Level 2 Supporting Teaching and Learning in Schools Identifying Adhd

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What is ADHD?

• Attention Deficit Hyperactivity Disorder in children, commonly referred to as ADHD, is characterized by poor concentration, hyperactivity, distractibility, and impulsiveness that are inappropriate for the child's age. • ADHD child symptoms include becoming easily distracted by sights and sounds in their environment, inability to concentrate for long periods of time, restlessness and impulsiveness, a tendency to daydream, and slowness in completing tasks. • Attention deficit hyperactive disorder in children is becoming increasingly common. For these children, their world can be like living inside a continuous fireworks display, where sounds, images, and thoughts are constantly exploding and distracting them, making it impossible for them to stay focused. • These children often find it impossible to fit in. As a result, they live in their own chaotic world. In order for these children to achieve their full potential, they should receive help, guidance, and understanding from parents, guidance counsellors, and the public education system. • Early identification by a healthcare professional is very important to ensure that the child can fulfil his/her full potential. • Children with ADHD are restless and cannot sit still or do any one thing for very long. • They are easily distracted and, because they find it so hard to pay attention, they may often be criticised for being careless and making too many mistakes at school. • They appear not to listen when someone is talking to them, they find it hard to wait their turn and they can be disruptive in play.

Children with ADHD tend to display the following behaviours: • Hyperactivity
• Impulsive behaviour
• Inattention
• Social clumsiness
• Poor coordination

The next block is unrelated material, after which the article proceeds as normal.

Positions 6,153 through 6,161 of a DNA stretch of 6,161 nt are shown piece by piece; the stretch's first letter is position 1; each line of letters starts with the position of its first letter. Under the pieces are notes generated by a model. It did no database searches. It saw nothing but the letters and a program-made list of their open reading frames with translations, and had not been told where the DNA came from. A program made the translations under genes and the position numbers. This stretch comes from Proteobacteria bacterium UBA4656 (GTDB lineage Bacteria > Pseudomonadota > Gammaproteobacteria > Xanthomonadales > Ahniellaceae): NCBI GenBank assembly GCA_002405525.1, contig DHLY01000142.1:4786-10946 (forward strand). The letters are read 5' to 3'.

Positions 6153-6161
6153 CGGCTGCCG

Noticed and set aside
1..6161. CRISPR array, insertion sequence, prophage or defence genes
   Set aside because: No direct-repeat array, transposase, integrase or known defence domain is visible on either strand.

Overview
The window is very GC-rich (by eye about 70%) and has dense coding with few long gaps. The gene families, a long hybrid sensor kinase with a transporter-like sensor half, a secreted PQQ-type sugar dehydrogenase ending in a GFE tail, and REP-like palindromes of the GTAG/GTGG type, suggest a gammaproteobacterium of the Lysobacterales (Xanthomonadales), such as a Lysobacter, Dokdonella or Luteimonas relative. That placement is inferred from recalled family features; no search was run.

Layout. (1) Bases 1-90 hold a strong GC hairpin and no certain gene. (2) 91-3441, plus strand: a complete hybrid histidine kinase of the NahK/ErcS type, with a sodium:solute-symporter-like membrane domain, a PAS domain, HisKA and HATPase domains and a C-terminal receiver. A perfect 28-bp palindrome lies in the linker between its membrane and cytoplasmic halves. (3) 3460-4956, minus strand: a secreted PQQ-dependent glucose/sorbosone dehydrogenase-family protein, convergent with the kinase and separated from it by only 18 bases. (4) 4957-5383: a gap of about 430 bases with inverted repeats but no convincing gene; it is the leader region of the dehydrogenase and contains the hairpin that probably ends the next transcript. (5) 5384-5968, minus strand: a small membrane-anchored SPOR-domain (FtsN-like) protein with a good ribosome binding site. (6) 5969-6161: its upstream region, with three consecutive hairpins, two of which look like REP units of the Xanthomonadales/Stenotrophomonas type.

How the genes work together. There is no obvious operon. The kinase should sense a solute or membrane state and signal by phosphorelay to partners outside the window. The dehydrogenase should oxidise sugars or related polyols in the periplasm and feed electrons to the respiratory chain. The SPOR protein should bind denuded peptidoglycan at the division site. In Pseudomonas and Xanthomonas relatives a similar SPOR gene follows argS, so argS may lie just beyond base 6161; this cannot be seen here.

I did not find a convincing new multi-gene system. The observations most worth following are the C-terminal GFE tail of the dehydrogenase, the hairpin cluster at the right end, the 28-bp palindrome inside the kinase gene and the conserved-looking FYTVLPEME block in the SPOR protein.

• Disorganisation
• Mood swings
• Specific learning disabilities such as dyslexia, language problems, difficulties with handwriting/written work

In people with ADHD, behavioural problems are seen in several places not just at school.

Diagnosis can be quite challenging because:

• There is no physical test for ADHD (such as a blood test) • All children may have some problems with self-control • Other problems can result in behaviour similar to ADHD e.g. language or hearing difficulties, dyslexia or major • life disruptions

• ADHD exists in conjunction with many other conditions whose symptoms can overlap and mask those of ADHD • e.g. Asperger’s syndrome, language disorder, dyspraxia and obsessive compulsive disorder

The child must display either inattention or hyperactivity-impulsivity (or both) and symptoms must have been present for at least 6 months.

Process for ADHD Diagnosis

Only healthcare professionals can officially diagnose ADHD. One (or more) of the following types of healthcare professional could be involved in the process: - • Child psychologist

• Paediatrician
• Psychiatric social worker
• Educational psychologist
• GP
ASSERTIVE BEHAVIOUR IS WHEN WE:
• Stand up for ourselves in a way that does not violate another person's rights • Take responsibility for our own thoughts/feelings/beliefs and behaviours without imposing them on others. • It is characterised by not blaming others for how we feel or what we do, we acknowledge our personal choice.

PASSIVE BEHAVIOUR IS WHEN WE:
• Fail to stand up to ourselves or do so in a way the others can easily disregard is • Express our thoughts, feelings and beliefs in apologetic, cautious or self effacing ways • Fail to express our views or feelings altogether, sometimes incorrectly perceive as being easygoing. AGGRESSIVE BEHAVIOUR IS...
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